Functional mineralocorticoid receptor (MR) gene variation influences the cortisol awakening response after dexamethasone

Publication Type:

Journal Article

Source:

Psychoneuroendocrinology, Volume 35, Number 3, p.339-349 (2010)

ISBN:

1873-3360 (Electronic)03

DOI Name (links to online publication)

10.1016/j.psyneuen.2009.07.006

Keywords:

Adult; Animals; Arousal/drug effects/physiology; COS Cells; Cercopithecus aethiops; Dexamethasone/*pharmacology; Female; Genotype; Humans; Hydrocortisone/analysis/*metabolism; Male; *Polymorphism; Single Nucleotide/physiology; Receptors; Mineralocorticoid

Abstract:

Stress causes activation of the hypothalamic-pituitary-adrenal (HPA) axis and results in the secretion of corticosteroids, which facilitate behavioral adaptation and promote the termination of the stress response. These actions exerted by cortisol are mediated by two brain corticosteroid receptor types: the high affinity mineralocorticoid (MR) and the low affinity glucocorticoid receptor (GR). Dexamethasone is a potent GR agonist with affinity to MR. Administration of dexamethasone in the evening results in a significant suppression of the morning cortisol awakening response (CAR). Here we tested the involvement of MR variants in this effect of dexamethasone in 218 young healthy subjects (125 females, all using oral contraceptives). For this purpose we determined two single nucleotide polymorphisms (SNPs) in the MR gene, the previously described MRI180V (rs5522) and the MR-2G/C (rs2070951), which both affect in vitro the transactivational capacity of the MR in response to either cortisol or dexamethasone. Administration of a low dose dexamethasone (0.25mg) at 2300h resulted in a significant suppression of the cortisol awakening response (CAR). Both SNPs modulated the suppression of the CAR after dexamethasone significantly and in a sex specific manner. Suppression of the CAR was highest in the female MR-2G/C GG subjects while in male GG subjects the dexamethasone suppression of the CAR was attenuated compared to the MR-2G/C GC and CC groups. For the MRI180V, male AA subjects showed after dexamethasone a higher CAR than AG subjects while this effect was not observed in females. The SNPs had no significant influence on the CAR without prior dexamethasone treatment. The association of the CAR with functional MR gene variants only in dexamethasone treated subjects suggests the involvement of MR in dexamethasone induced suppression of morning cortisol.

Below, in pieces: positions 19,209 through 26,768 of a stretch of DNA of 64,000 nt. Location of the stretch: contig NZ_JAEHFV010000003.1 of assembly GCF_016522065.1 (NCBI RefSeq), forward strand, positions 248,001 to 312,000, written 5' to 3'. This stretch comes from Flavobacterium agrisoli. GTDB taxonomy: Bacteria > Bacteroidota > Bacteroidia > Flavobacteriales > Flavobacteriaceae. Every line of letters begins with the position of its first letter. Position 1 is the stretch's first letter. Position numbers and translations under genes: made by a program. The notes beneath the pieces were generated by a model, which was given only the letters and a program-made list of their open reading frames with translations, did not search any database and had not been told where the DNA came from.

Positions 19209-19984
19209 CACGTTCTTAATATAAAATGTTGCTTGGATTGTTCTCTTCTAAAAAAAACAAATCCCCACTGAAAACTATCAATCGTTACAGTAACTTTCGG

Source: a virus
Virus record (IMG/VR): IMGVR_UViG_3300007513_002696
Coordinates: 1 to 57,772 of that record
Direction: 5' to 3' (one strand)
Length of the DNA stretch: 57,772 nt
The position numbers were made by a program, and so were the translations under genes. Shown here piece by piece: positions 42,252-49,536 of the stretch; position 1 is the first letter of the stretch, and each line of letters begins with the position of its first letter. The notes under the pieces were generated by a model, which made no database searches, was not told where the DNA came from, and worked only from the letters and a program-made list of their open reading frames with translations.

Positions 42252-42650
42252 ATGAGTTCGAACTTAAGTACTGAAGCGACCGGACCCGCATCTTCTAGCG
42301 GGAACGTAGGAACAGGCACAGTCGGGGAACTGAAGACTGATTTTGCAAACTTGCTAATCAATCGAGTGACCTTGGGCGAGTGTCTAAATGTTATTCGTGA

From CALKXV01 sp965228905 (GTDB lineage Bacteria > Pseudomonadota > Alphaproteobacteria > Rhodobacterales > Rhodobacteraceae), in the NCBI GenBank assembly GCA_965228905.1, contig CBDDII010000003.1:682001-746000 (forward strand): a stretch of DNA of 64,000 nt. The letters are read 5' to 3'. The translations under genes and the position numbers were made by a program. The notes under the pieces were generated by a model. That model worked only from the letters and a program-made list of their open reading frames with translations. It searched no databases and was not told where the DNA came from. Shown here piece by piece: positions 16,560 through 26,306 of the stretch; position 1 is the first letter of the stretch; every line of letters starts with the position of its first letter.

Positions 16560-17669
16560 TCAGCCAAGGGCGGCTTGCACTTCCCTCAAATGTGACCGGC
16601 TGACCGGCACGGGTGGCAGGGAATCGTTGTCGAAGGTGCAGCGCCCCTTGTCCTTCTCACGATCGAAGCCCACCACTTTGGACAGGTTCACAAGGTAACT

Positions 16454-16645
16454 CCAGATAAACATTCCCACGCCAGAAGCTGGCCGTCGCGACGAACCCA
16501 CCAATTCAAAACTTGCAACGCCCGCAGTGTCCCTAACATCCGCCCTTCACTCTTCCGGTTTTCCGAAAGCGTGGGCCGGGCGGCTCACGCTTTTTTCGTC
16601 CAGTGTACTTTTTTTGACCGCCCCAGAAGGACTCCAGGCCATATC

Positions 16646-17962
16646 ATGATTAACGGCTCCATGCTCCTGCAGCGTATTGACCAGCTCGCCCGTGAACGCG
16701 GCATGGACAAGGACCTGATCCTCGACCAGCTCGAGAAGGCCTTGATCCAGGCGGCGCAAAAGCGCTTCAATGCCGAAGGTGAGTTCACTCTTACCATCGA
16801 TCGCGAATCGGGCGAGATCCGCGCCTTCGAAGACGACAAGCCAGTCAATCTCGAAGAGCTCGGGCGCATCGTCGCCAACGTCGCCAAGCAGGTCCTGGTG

18/01/2013